Holy blunders

Considering the scrupulous labour involved in the art of letterpress, there is little wonder as to why printers occasionally missed the mark. With the Bible having been the first tome put to a printing press, as well as often being cited as the most-printed book in history, there have undoubtedly been errors in the versions produced over the years – and we have one such example in the St Bride archives.

The version of the Bible printed by John Baskett in 1717 is sometimes referred to as the ‘Vinegar Bible’, due to a typing error at the head of Luke 20:9. The parable should have been correctly called the ‘parable of the vineyard’ whereas Baskett’s typo reads as the ‘parable of the vinegar’.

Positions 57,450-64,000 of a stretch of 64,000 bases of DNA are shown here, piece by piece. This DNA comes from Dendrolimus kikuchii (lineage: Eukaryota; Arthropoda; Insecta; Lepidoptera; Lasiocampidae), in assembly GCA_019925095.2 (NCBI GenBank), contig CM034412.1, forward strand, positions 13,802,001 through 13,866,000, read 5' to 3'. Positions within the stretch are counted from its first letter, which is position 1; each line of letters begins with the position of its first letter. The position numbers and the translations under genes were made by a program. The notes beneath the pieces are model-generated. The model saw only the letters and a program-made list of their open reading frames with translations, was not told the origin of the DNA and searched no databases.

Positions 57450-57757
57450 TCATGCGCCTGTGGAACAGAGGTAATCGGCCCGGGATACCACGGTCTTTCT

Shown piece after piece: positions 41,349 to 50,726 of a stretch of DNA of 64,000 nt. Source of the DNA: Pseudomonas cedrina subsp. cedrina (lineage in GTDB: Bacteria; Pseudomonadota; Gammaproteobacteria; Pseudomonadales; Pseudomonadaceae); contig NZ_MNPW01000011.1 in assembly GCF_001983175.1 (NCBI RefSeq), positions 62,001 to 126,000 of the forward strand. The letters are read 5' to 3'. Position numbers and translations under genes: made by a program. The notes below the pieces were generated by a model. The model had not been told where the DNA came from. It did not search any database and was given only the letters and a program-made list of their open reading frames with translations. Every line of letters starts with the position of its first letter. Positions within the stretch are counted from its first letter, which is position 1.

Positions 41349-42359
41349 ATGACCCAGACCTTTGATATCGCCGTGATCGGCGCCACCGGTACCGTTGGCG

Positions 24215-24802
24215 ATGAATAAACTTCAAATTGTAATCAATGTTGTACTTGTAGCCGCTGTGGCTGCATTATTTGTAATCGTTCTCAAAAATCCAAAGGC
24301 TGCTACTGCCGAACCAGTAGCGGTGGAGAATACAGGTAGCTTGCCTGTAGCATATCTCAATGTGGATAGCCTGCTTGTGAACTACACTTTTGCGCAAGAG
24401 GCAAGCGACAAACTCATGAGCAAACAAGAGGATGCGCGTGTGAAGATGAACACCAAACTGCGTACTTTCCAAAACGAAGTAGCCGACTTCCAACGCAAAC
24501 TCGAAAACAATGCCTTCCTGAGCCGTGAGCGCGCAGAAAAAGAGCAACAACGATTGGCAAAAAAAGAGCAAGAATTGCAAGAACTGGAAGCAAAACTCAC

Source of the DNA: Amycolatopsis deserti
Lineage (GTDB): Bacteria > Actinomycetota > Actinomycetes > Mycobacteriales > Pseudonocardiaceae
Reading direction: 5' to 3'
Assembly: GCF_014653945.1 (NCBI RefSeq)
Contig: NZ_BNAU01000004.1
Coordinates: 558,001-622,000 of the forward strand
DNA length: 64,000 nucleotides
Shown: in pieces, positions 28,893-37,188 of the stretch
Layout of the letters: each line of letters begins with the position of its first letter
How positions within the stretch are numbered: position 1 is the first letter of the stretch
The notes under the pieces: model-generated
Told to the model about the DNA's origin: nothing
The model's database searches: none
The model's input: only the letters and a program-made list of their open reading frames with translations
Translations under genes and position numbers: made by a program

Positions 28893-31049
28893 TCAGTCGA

Vinegar

The vinegar Bible is not the only misprinted Bible we know of – the ‘Printer’s Bible’ from 1612 is another example of a printer’s blunder. Psalm 119:161 depicts David citing printers, rather than Princes, as his persecutors without a cause.

A Barker and Lucas Bible from 1631, meanwhile, contains a seventh commandment decreeing that Christians should commit adultery, as opposed to refraining from it. Whether or not the printers were having a roguish moment is anyone’s guess. We assume they probably weren’t, considering the ‘Thou shalt commit adultery’ commandment cost them £300, which would have been no easy sum to pull together back then. Of all the copies printed, only eleven of them are believed to still be in existence, while most of them were recalled and destroyed.

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